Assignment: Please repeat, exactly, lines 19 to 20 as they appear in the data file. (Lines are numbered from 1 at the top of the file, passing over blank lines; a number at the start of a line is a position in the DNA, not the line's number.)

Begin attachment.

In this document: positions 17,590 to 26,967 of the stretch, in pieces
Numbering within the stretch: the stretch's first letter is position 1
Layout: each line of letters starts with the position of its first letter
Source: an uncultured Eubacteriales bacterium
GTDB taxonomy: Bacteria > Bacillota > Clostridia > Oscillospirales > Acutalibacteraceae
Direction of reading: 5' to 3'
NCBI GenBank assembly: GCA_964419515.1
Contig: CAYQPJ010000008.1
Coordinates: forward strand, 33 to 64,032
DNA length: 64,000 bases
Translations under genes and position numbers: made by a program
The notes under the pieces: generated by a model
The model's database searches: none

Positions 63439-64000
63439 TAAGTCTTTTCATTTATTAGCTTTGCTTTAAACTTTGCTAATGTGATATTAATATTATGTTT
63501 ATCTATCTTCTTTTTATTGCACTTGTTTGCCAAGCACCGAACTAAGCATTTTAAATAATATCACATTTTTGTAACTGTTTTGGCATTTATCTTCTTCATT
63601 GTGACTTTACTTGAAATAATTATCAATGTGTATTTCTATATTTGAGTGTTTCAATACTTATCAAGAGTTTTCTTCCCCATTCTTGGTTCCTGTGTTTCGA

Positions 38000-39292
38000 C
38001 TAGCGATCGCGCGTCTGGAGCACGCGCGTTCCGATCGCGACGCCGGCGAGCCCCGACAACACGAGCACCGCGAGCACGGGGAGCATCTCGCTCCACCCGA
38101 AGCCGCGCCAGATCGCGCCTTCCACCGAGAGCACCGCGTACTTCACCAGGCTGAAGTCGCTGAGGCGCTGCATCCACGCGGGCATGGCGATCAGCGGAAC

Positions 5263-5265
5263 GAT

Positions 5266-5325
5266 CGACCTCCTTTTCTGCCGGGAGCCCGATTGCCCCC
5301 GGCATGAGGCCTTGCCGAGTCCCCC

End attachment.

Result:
38000 C
38001 TAGCGATCGCGCGTCTGGAGCACGCGCGTTCCGATCGCGACGCCGGCGAGCCCCGACAACACGAGCACCGCGAGCACGGGGAGCATCTCGCTCCACCCGA